Minimum Wages and Minimum Hours

Much is said these days about raising the minimum wage (and it should be raised), and indeed, on January 1, 2016, 13 states did raise theirs. But what sounds like good news is unlikely to have much effect on the working poor.

In New York, for instance, the minimum went from $8.75 an hour to the $9.00 I was making. New York is relatively generous. The current federal minimum wage is $7.25 and 21 states require only that federal standard. Presumably to prove some grim point or other, Georgia and Wyoming officially mandate an even lower minimum wage and then unofficially require the payment of $7.25 to avoid Department of Labor penalties. Some Southern states set no basement figure, presumably for similar reasons.

Don’t forget: any minimum wage figure mentioned is before taxes. Brackets vary, but let's knock an even 10% off that hourly wage just as a reasonable guess about what is taken out of a minimum-wage worker's salary. And there are expenses to consider, too. My round-trip bus fare every day, for instance, was $5.50. That meant I worked most of my first hour for bus fare and taxes. Keep in mind that some workers have to pay for childcare as well, which means that it’s not impossible to imagine a scenario in which someone could actually come close to losing money by going to work for short shifts at minimum wage.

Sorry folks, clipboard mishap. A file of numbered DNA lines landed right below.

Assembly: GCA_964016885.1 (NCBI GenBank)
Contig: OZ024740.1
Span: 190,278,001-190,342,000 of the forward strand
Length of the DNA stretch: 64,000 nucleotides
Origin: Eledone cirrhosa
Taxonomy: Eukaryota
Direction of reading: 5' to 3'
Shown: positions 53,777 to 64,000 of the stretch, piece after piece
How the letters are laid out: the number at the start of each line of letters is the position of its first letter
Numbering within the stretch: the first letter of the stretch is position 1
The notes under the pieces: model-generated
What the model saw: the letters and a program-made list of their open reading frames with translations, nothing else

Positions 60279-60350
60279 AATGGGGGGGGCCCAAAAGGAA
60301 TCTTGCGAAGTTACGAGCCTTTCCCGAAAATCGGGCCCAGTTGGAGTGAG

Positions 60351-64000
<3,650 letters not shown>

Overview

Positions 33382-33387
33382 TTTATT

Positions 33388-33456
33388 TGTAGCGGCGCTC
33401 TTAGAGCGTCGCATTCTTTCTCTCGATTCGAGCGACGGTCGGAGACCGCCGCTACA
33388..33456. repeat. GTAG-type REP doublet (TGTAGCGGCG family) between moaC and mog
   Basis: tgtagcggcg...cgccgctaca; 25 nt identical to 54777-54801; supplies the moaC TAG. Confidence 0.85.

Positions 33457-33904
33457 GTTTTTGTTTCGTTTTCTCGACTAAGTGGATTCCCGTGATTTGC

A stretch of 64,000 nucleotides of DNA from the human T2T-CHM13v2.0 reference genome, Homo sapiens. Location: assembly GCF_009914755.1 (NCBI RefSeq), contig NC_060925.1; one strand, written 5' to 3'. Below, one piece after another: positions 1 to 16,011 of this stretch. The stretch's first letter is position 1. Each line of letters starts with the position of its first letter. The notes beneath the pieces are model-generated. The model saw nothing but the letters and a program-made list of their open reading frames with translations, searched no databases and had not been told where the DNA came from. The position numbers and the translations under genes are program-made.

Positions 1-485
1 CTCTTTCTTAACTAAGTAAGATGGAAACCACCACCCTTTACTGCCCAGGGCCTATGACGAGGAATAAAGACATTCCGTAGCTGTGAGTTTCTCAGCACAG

Bus

Transportation costs can use up a significant amount of a minimum wage worker's earnings.

In addition to the fundamental problem of simply not paying people enough, there’s the additional problem of not giving them enough hours to work. The two unfortunately go together, which means that raising the minimum rate is only part of any solution to improving life in the low-wage world.